The Spy Vs. Spy movie is finally moving forward with Rawson Marshall Thurber attached to direct. Warner Bros. hired the Central Intelligence director to take over the project. This will be a live-action adaptation of MAD Magazine's Spy vs. Spy cartoon strip, which has been in development for well over a decade now.
Ron Howard was previously attached to direct back in 2011 from a screenplay by John Kamps. Brian Grazer and David Koepp were set to produce, but the project stalled.
With Rawson Marshall Thurber on board as director, Spy vs. Spy will be produced by Ron Howard and Brian Grazer. One has to wonder if Dwayne Johnson will sign on next. The pair have made three hit movies together, including Central Intelligence, Skyscraper and Netflix's upcoming Red Notice. So, will The Rock play one of the Spies?
In addition to directing, it is believed that Thurber will be writing the screenplay too. Guardians of the Galaxy director James Gunn recently revealed that he wrote a script for the movie back in the late 1990s, which had Austin Powers director Jay Roach on board to helm. That iteration of the movie obviously did not make it past the development stage either.
Spy vs. Spy was created by Cuban expatriate cartoonist Antonio Prohías, who was looking to make a comic strip parodying the political ideologies of the Cold War. It debuted in MAD Magazine #60 in 1961. Prohías wrote the comic strip until the #269 issue (March 1987) and was only censored by the magazine one time for having the characters drinking and smoking. From there, Duck Edwing and artist Bob Clarke took over until 1997 when Peter Kuper started writing and drawing out the iconic strip.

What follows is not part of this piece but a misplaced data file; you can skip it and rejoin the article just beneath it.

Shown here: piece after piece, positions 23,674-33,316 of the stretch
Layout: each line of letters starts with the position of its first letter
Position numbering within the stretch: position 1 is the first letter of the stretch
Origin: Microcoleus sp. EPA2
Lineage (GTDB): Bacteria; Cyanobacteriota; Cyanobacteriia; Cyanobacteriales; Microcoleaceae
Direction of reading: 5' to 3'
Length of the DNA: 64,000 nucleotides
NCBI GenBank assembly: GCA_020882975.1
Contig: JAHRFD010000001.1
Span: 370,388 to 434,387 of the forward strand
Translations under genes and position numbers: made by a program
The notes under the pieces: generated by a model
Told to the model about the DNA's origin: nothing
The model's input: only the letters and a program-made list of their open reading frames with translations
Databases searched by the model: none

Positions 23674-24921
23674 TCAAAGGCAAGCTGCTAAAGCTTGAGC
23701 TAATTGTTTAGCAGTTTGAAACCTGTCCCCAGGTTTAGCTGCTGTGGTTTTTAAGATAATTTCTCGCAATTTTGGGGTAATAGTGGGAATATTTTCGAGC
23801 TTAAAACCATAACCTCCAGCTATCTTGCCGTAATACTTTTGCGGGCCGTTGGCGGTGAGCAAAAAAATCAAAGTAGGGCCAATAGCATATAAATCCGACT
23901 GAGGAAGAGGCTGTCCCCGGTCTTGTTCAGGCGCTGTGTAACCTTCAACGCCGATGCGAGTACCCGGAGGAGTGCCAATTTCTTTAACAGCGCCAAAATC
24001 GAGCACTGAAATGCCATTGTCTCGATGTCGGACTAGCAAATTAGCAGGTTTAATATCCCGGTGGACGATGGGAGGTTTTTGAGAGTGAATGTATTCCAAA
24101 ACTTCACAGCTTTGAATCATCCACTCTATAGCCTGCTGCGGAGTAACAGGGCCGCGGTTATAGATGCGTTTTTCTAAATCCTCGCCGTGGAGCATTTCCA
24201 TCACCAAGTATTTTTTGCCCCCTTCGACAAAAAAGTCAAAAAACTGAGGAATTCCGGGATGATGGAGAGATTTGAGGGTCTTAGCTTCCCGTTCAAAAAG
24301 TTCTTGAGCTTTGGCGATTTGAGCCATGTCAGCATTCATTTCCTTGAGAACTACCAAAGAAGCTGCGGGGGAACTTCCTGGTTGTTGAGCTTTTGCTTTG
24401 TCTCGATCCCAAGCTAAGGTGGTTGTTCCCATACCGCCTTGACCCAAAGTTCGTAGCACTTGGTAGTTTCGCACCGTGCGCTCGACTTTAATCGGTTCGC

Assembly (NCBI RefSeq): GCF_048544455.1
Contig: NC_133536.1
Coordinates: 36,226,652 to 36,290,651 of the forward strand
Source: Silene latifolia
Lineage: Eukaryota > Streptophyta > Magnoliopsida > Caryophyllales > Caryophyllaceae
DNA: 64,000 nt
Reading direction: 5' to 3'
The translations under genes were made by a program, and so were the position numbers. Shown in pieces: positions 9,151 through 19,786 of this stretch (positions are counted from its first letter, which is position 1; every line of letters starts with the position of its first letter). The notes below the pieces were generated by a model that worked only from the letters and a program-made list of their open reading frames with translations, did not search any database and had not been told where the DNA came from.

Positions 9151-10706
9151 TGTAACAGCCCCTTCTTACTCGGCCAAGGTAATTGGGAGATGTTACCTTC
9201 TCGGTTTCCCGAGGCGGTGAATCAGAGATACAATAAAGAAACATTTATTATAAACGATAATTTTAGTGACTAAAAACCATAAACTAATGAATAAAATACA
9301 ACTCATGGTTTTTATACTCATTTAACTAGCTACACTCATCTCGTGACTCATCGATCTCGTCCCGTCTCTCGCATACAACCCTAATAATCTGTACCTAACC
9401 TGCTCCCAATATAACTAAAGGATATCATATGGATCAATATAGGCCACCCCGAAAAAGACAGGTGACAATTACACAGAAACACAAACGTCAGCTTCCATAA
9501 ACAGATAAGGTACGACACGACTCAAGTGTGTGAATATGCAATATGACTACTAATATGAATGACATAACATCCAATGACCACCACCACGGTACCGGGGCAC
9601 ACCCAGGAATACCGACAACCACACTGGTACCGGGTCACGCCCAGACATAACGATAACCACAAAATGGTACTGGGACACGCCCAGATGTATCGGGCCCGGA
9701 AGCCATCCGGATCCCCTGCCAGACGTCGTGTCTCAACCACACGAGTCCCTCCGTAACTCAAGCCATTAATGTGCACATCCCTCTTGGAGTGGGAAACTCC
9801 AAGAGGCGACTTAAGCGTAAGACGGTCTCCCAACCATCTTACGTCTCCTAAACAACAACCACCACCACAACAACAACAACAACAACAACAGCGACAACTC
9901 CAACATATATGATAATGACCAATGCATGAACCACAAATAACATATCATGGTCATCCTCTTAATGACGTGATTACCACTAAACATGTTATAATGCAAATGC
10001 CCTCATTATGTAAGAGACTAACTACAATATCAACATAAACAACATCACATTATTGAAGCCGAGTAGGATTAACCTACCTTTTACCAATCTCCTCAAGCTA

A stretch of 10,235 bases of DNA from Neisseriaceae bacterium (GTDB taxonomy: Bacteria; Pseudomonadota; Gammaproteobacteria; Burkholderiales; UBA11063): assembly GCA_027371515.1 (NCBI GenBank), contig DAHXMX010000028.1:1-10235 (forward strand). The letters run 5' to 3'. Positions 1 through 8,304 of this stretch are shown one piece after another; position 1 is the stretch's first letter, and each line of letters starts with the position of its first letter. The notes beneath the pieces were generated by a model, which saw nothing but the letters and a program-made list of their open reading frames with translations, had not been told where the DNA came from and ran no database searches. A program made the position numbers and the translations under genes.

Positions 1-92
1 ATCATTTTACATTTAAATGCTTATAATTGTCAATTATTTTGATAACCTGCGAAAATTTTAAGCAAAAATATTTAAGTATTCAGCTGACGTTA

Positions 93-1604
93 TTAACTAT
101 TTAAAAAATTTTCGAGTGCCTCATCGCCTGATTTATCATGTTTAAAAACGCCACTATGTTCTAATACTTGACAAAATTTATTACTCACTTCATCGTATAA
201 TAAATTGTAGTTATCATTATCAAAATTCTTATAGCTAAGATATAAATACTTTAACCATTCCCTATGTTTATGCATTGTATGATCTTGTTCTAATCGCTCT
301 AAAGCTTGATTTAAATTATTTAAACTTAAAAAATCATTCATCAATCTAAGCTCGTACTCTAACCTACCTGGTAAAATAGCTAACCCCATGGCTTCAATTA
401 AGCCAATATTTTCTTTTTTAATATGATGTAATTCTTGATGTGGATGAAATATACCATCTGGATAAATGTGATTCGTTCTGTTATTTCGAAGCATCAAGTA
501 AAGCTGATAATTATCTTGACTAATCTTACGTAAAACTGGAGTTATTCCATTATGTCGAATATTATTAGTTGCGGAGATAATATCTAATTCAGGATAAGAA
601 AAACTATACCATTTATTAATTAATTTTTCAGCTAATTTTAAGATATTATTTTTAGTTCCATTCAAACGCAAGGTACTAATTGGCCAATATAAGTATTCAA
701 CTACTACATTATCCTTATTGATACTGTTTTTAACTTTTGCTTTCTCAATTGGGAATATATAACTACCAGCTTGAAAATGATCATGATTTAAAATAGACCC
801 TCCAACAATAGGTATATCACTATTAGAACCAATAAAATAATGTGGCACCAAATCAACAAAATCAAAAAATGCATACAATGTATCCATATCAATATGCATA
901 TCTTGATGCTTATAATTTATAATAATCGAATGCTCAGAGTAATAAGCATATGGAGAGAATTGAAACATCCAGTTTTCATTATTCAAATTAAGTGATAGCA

Spy vs. Spy features two agents who are involved in stereotypical and humorous espionage activities. One of the agents is dressed in white, and the other is in black. Other than that, they are pretty much identical, each known for their long, beaklike heads and hats. They are always at war with each other, using a variety of booby-traps to inflict harm on the other one. The two agents were well ahead of Itchy and Scratchy from The Simpsons, who were more influenced by the early violence of the Looney Tunes cartoons. With that being said, the outcomes are usually similar, though not has violent and over the top for Spy vs. Spy.
In addition to appearing in MAD Magazine over the years, Spy vs. Spy popped up in a Sunday morning comic strip and have appeared in numerous video games over the years. Cartoon Network's animated series Mad, which ran from September 6th, 2010 to December 2nd, 2013, featured a Spy vs. Spy skit in every episode. There are 103 of them in total with both spies claiming victory 51 times and one instance resulting in a draw. As for who will play these two iconic characters on the big screen, that is a mystery at the moment. Hopefully will find out some more information in the coming months. Collider was the first to announce the Spy vs. Spy movie news.